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A Grisly but Significant Discovery at Red Bank Updates the History of the 1777 Philadelphia Campaign

Archaeologist Wade Catts of South River Heritage Consulting oversees excavation near the Red Bank Battlefield Park in New Jersey. 

Who would have thought that June 26, 2022, what seemed to be the last day of a new excavation at the Red Bank Battlefield Park in New Jersey, would lead to a significant find and an amendment of the park’s history? Two hundred forty-five years after the Battle of Red Bank at Fort Mercer in New Jersey, site management, additional researchers, and local volunteers encountered a complex, anxiety-producing situation while excavating an addition to the Red Bank Battlefield Park. The Battlefield Director and Public Historian Jennifer Janofsky, and Wade Catts, the principal archeologist from South River Heritage Consulting, thought this would be another day of finding artifacts that could usually be found at a battlefield site. No one could believe that Wayne Wilson, a Gloucester Country Archeology Society of New Jersey volunteer, had found a human femur that likely belonged to one of the Hessians—German troops hired by the British to assist in campaigns against American revolutionaries.

The Red Bank Battlefield Park sits along the bank of the Delaware River in National Park, New Jersey, which was also the site of Fort Mercer in the spring of 1777. It was one of the three forts built to keep British ships and supplies from reaching the British armies that occupied Philadelphia. On October 22, 1777, a decisive battle transpired at Fort Mercer between the Continental Army and British forces. The British and Hessian armies decided to try and take Forts Mercer and Mifflin (on the Pennsylvania side of the river). However, the Americans defended these forts to deny British access and halted the opposing forces for another month.

The site of Fort Mercer and the Red Bank Battlefield Park is now known as the only site where Continental forces beat back the British army and Hessian troops during the Philadelphia Campaign in 1777. Visitors can now tour the historic Whitall House, enjoy scenic river views, and take tours of the house and the Red Bank Battlefield.

In 2020, members and managers of the Red Bank Battlefield bought a tract of land adjacent to the park that contained an original, undisturbed trench from 1777. Janofsky received a grant from the New Jersey Historical Commission in the spring of 2021 to enable researchers to excavate the trench, on the park’s northern boundary. According to Wade Catts, this trench is believed to be between the exterior portion of the fort and an interior wall where the American defenders readied their positions during the battle.

Volunteers and archeologists dug this trench for weeks, from April to June 2022. They found a random sack filled with musket balls, grape shot, gun flints, uniform buttons, and a knee buckle. These were common enough for a battlefield site. A week before moving to another digging unit within the trench, archeologists, with volunteers’ help, found an object that stood out from all the others:  a rare 1766 British gold guinea, with the face of King George III. People were excited because eighteenth-century coins were often kept safely on hand, and most were taken if found on someone. The rest of the items were also vital because they would enable researchers and the Red Bank Battlefield Park to tell the stories of people who carried them.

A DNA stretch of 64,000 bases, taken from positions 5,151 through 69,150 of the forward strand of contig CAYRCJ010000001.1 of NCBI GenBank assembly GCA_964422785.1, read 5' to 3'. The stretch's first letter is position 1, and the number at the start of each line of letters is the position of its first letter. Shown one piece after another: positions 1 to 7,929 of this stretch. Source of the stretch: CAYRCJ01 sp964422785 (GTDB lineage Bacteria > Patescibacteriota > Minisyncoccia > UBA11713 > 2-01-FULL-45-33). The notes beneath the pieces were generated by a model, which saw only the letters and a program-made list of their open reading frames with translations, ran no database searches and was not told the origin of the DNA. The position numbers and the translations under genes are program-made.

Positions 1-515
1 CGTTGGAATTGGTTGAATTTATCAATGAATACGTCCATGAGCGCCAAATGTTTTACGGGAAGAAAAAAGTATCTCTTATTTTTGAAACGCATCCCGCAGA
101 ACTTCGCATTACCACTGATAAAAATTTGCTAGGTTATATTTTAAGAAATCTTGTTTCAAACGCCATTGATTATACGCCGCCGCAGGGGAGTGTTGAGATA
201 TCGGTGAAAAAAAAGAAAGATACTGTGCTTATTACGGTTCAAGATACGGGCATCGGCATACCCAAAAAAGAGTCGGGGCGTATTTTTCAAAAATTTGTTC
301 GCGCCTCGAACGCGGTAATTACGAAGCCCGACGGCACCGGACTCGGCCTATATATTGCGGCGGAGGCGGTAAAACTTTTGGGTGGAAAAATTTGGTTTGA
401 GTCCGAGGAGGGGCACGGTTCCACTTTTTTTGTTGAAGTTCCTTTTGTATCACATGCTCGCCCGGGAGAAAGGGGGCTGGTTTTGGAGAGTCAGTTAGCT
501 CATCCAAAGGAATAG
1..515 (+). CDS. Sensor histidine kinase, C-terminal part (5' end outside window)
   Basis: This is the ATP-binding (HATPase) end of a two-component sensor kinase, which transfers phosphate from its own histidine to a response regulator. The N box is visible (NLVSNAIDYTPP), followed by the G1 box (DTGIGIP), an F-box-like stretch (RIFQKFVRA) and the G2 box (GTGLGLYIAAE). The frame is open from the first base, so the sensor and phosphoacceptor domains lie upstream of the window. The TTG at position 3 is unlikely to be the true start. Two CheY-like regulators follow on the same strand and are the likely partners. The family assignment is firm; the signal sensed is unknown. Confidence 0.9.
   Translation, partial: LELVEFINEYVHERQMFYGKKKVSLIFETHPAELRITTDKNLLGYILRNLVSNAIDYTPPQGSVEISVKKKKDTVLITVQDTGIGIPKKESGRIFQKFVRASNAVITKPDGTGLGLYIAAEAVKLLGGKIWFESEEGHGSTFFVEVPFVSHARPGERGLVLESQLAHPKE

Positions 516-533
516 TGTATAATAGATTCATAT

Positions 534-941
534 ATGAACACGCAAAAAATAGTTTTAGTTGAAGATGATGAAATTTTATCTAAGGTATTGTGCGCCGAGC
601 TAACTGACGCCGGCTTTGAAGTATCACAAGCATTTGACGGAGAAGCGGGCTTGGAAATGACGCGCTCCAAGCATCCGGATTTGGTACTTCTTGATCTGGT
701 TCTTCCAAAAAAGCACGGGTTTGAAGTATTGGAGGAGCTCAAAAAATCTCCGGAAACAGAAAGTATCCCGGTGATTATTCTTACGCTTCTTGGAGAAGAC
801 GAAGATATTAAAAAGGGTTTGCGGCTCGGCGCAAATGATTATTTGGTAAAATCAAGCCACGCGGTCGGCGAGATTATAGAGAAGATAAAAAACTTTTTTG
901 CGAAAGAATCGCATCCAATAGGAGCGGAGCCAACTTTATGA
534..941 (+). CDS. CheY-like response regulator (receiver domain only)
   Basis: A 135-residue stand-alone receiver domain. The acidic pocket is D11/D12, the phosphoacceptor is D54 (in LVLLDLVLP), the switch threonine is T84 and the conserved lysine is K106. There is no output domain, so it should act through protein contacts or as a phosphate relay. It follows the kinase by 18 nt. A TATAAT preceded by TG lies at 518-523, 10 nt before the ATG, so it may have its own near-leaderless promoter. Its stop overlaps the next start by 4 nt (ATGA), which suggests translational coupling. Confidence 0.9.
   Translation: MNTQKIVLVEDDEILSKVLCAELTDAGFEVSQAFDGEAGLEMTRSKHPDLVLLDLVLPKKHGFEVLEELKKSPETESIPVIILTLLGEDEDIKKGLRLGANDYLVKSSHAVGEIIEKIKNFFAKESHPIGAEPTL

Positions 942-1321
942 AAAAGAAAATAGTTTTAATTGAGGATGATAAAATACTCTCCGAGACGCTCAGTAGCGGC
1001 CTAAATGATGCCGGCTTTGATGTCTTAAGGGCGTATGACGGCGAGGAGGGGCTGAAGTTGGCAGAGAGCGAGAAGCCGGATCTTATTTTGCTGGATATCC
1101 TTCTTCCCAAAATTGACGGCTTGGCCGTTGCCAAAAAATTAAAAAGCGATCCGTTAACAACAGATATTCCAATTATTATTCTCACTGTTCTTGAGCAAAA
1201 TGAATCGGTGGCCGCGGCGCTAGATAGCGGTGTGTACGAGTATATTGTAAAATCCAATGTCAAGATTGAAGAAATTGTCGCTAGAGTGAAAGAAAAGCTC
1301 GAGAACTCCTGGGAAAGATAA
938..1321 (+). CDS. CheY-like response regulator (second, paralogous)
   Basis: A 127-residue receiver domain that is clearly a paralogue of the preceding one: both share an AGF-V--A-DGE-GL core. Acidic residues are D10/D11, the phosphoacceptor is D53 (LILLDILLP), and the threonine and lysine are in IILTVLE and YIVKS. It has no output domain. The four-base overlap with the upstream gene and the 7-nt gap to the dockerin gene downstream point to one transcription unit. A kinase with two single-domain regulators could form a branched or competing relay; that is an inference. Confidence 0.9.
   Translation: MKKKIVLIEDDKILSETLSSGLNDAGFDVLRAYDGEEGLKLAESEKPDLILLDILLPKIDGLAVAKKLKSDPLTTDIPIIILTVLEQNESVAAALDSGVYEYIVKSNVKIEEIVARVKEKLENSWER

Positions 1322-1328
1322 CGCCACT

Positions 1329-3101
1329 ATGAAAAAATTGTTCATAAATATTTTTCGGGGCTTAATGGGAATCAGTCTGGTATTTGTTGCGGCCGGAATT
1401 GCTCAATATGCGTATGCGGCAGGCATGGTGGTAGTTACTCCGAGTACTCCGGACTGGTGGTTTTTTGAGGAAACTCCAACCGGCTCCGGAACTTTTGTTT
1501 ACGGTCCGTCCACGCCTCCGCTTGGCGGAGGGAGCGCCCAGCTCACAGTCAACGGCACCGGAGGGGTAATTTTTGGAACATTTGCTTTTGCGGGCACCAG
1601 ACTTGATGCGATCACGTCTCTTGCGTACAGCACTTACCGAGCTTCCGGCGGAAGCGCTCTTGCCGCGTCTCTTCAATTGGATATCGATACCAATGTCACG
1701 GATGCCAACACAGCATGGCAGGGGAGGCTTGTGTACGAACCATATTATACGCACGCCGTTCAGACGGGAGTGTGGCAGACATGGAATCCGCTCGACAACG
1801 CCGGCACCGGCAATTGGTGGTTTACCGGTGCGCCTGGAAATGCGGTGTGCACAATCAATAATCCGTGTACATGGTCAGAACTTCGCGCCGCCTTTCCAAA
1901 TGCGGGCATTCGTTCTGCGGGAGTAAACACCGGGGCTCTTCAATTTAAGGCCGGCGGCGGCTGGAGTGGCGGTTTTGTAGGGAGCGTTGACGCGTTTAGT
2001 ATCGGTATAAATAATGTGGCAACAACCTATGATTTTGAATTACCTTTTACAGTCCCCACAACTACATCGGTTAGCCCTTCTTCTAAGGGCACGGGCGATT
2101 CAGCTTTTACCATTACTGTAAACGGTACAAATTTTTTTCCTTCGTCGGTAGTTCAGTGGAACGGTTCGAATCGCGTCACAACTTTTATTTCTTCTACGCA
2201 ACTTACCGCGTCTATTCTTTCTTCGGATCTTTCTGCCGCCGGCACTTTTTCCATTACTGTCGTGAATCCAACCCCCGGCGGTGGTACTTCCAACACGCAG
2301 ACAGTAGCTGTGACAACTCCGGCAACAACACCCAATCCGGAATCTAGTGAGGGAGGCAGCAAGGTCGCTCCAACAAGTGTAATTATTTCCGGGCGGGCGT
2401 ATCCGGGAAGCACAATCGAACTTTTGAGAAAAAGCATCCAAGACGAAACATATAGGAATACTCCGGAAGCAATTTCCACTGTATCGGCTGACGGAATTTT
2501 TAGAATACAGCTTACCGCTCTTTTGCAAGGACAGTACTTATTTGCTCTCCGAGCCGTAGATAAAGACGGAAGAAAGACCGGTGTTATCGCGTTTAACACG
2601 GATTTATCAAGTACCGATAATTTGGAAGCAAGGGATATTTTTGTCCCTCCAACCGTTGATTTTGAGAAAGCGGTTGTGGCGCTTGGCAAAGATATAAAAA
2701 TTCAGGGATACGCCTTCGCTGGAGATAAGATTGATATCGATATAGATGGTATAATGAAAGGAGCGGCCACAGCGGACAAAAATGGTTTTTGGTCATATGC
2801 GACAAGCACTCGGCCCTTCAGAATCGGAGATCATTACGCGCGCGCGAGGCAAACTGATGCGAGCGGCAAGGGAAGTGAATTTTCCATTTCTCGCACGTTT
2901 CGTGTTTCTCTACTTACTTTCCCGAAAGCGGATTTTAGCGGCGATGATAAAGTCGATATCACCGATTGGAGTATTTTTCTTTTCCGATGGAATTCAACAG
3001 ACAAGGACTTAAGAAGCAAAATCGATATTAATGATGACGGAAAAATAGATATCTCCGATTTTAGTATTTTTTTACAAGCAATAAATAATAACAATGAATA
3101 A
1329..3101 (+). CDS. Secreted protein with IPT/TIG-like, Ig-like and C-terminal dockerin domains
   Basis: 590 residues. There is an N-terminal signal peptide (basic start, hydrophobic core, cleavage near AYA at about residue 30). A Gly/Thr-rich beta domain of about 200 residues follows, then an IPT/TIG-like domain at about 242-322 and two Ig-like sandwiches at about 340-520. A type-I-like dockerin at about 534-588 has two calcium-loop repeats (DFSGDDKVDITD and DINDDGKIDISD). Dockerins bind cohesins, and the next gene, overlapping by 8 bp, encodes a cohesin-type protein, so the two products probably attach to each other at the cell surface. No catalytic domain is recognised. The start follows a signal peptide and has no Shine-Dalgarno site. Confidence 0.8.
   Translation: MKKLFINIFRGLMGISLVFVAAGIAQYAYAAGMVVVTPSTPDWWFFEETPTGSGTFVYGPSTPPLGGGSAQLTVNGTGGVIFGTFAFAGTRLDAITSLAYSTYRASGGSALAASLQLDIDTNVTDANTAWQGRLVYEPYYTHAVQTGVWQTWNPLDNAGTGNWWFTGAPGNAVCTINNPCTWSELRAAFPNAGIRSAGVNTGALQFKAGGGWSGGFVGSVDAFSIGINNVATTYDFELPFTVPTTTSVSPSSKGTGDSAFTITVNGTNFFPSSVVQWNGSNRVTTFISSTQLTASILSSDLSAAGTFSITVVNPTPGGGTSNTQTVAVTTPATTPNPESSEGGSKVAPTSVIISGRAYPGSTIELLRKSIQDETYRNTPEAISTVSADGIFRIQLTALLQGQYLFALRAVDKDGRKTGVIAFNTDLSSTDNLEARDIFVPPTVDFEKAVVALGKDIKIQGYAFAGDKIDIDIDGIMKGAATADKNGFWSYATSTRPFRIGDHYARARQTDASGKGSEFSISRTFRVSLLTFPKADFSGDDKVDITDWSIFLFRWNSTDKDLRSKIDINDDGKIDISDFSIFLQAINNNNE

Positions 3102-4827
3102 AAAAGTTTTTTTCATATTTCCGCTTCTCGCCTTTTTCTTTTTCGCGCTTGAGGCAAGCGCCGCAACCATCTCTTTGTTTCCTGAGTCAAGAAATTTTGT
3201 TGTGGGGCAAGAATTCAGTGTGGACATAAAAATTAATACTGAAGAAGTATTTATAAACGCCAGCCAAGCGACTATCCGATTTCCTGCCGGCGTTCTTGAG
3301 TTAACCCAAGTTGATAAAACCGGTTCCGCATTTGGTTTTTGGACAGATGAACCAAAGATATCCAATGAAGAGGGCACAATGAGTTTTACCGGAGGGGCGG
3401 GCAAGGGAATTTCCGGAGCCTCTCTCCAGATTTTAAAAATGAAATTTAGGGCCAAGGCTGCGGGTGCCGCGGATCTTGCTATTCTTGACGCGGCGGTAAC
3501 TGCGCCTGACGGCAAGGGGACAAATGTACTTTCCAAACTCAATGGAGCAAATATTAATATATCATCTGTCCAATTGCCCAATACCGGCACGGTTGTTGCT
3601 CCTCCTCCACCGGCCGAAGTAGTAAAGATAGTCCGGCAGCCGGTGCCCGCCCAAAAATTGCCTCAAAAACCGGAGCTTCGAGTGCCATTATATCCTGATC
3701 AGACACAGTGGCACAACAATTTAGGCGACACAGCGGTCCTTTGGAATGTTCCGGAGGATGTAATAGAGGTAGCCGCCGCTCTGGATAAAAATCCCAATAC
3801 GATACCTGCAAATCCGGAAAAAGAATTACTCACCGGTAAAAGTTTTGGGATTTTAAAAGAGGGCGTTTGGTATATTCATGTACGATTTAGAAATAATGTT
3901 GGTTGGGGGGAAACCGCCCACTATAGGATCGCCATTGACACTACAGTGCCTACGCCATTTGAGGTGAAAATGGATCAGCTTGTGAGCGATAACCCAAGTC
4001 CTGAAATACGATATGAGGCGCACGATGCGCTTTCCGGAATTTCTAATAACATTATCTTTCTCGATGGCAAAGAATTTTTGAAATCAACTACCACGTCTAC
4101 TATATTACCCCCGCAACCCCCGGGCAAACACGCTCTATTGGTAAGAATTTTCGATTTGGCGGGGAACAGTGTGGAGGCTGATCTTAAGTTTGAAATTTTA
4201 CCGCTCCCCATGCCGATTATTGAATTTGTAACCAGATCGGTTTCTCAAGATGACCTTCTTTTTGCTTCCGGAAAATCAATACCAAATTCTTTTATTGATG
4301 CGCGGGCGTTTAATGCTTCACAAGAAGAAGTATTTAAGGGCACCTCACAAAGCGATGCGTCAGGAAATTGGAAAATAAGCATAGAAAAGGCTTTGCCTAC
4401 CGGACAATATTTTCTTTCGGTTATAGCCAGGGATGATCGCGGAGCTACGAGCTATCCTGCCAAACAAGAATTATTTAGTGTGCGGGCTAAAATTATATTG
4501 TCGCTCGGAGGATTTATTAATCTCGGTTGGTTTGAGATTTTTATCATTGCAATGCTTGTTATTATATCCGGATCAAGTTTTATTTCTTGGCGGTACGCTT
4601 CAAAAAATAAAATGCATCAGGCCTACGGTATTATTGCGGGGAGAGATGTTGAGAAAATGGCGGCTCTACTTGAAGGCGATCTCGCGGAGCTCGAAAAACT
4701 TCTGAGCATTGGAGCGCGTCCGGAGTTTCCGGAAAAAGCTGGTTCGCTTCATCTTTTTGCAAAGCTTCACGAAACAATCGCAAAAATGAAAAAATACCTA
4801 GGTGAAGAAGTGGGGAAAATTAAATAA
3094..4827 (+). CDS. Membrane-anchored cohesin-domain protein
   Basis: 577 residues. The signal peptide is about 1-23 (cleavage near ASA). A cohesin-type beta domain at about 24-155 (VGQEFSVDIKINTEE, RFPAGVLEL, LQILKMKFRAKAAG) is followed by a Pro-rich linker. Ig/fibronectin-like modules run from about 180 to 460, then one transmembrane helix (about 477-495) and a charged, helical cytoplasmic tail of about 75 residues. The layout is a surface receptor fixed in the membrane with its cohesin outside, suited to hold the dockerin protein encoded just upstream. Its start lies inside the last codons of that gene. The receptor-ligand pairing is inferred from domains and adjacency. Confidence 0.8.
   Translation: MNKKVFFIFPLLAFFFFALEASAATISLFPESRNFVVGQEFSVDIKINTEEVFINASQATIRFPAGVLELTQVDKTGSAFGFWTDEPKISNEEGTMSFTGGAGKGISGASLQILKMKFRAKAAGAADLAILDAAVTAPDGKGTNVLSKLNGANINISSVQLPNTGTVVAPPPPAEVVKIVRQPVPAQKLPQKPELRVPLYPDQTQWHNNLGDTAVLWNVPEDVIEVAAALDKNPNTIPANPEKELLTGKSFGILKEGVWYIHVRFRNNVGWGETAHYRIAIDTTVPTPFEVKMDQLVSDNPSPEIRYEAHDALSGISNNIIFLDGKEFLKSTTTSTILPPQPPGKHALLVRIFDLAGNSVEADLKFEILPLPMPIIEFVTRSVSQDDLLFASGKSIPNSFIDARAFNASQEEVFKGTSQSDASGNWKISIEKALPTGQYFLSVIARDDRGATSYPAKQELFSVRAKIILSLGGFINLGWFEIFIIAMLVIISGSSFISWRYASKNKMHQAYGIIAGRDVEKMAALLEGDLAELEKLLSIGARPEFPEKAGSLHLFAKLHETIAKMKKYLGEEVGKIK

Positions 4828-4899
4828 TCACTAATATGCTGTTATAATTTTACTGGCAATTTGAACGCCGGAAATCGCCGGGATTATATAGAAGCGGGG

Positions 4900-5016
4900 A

Catts and his associate Dana Linck thought it would be worthwhile to excavate the next unit adjacent to where they found the coin because of its position within the fort.

On June 26, 2022, the last day of the excavation, local volunteers from Gloucester County excavated this section. There, Wayne Wilson, one of the many volunteers, found something completely unexpected—human remains.

After the discovery of the remains, the park notified the Gloucester County Parks and Recreation and the local and state police, which sent Anna Delaney, a forensic anthropologist, to help. The teams of researchers and volunteers approached this section with caution due to the surprising amount of seemingly random arrangements of the remains. Janofsky and Catts described navigating this part of the trench as if they were playing Twister because they had to watch where they stepped.

With the help of Delaney, the site team was able to remove the remains without destroying them any further. Everyone became interested in the initial positions of the remains. Janofsky described this as a mass grave, and Catts called it “Battlefield Gore.” He suggested that the bodies were rolled down the (exterior) wall from above. The site also presented evidence of some purposeful placement of the remains. Leg bones (femurs) were sometimes laid perpendicular to the wall, with dismembered elements, where there were more portions of bones than complete skeletons. This is important because where these men were found was never recorded as a cemetery, because finding the remains between the two walls of the fort goes back to the origins of the battle. Since the Battle of Red Bank was a naval battle between the British and Hessian armies and the American forces, it becomes clearer as to how these men ended up in this trench portion.

Without the help of local volunteers, Janofsky said, the dig would not have run as smoothly, and now the park has a better position and relationship with the community.

Because of this significant find, Janofsky and the Red Bank Battlefield decided not to continue excavating this site but will apply for a new grant for next summer. This would enable the researchers to use ground-penetrating radar, which offers an accurate, non-destructive solution.

The story is not yet complete, but everyone involved looks forward to the chance to reveal more about the Hessians discovered at the Red Bank Battlefield.